Operation Hope founder John Bryant warned that residents will have to pay car loans without cars, home loans without homes and credit card bills without jobs.
"You're going have to learn to swim in deep financial waters pretty quick," Bryant said.
Blanco called the financial crises facing many Louisiana families the "second stage" of the disaster, and said it has been one of her top concerns.
"A lot of people lost jobs, lost homes … lost everything about normal life, and the banks are going to come calling," Blanco said. "We think we can stave off foreclosure notices."
The federal government told banks to postpone debt collection for 90 days after the hurricanes, but that free period is about to expire, Bryant said at the news conference.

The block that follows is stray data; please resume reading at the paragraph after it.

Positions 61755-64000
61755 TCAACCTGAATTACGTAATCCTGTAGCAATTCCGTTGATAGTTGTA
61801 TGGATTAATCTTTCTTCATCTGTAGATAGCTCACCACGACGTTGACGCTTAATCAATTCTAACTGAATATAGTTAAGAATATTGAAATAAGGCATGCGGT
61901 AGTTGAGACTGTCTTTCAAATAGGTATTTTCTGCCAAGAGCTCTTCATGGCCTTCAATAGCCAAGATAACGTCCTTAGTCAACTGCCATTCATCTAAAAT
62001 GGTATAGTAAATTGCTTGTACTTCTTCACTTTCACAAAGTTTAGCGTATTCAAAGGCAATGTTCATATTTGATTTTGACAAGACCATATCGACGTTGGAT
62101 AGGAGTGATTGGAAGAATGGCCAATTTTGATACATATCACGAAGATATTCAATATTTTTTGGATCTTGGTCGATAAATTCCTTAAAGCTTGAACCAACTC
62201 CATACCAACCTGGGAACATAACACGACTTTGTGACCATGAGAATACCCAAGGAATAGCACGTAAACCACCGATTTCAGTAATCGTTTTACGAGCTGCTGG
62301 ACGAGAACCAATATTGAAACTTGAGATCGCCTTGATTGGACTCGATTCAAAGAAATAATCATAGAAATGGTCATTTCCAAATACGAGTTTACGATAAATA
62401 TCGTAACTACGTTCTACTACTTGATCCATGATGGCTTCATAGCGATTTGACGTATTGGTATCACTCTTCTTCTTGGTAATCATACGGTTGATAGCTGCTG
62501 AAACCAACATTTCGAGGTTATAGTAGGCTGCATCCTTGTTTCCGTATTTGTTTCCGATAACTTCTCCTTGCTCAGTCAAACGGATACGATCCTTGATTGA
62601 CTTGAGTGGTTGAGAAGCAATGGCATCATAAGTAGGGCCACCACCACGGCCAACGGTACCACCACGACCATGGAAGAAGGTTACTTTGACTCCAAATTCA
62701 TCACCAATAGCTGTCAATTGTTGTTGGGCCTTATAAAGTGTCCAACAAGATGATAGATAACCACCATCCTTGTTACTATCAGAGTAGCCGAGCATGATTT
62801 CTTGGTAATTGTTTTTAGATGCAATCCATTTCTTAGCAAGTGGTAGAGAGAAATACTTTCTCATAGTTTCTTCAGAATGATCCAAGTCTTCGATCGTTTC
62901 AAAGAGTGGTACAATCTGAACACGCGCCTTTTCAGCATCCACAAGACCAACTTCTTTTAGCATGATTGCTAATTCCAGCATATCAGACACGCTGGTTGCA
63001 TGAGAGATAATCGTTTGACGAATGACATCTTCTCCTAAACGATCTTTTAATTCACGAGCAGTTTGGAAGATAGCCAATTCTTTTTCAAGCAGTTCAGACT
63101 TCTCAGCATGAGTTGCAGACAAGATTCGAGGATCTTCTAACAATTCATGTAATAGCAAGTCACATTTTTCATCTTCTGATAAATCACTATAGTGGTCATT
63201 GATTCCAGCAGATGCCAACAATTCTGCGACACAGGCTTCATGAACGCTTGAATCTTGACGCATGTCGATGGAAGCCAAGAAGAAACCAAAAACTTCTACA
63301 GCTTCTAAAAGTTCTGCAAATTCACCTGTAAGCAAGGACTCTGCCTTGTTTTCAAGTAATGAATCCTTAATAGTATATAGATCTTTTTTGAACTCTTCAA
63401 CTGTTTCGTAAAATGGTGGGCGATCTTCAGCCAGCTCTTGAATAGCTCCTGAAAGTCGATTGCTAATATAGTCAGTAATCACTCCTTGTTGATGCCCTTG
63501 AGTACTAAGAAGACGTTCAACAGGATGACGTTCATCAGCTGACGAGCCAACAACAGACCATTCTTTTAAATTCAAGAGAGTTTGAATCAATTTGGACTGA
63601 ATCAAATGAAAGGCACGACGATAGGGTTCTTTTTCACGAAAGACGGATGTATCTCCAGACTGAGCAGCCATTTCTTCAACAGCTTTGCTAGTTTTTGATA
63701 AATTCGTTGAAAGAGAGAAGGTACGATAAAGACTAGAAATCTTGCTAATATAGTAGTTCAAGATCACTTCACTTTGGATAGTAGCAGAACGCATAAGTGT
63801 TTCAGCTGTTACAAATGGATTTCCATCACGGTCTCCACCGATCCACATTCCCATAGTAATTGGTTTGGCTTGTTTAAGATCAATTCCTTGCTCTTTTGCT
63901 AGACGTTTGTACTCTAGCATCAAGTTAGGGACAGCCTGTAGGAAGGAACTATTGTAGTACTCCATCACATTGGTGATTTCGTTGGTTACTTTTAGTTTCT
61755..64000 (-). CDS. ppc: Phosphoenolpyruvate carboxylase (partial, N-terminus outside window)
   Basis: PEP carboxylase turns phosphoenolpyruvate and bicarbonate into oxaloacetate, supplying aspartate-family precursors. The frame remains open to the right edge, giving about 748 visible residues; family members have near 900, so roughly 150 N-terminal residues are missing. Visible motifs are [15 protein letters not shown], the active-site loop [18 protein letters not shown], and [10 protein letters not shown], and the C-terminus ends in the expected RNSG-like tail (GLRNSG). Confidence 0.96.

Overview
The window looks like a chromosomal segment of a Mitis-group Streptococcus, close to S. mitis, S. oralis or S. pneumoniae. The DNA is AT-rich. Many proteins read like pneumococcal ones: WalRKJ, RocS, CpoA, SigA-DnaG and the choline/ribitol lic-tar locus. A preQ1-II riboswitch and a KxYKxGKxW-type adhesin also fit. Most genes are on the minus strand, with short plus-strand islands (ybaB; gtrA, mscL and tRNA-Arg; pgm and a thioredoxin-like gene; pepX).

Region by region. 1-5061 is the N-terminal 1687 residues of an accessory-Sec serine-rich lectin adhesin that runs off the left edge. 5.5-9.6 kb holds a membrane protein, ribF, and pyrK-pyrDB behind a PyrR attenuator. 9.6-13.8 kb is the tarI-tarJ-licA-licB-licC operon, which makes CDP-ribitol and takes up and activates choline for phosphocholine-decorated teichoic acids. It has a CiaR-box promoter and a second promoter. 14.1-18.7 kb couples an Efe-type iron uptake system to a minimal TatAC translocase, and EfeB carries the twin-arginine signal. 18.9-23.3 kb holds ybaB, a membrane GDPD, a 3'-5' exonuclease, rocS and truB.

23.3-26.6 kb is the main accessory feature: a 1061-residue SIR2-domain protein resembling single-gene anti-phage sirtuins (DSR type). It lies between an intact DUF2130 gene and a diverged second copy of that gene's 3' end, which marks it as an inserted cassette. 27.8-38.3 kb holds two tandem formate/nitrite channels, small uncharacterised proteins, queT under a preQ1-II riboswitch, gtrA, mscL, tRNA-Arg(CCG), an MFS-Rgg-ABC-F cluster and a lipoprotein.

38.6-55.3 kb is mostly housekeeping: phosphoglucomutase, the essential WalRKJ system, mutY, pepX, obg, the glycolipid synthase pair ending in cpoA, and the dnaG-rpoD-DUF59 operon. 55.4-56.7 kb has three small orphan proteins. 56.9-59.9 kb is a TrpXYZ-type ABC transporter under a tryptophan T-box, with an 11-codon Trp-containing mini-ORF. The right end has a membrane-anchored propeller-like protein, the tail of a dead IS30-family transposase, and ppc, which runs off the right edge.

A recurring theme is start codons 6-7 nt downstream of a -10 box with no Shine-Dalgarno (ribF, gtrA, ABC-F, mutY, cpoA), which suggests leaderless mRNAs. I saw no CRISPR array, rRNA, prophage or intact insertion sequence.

Louisiana's Commissioner of Financial Institutions John Ducrest said federal banking oversight agencies are likely to ask institutions to continue making exceptions for hurricane victims, but on a case-by-case basis.
"They're talking about this very issue," Ducrest said. He added he doesn't think banks are likely to issue another blanket forbearance.
Operation Hope also has $500,000 earmarked for grants to the uninsured or under-insured who are rebuilding, provided they qualify. The grants top out at $3,000 per family, and more than 400 people have already applied for the limited funds. The group wants to raise another $2.5 million for grants.
The non-profit Operation Hope Inc. was founded following the Los Angeles riots in 1992. The group helped residents rebuild following disasters including the Sept. 11, 2001, World Trade Center attacks and Florida's busy hurricane season, Bryant said.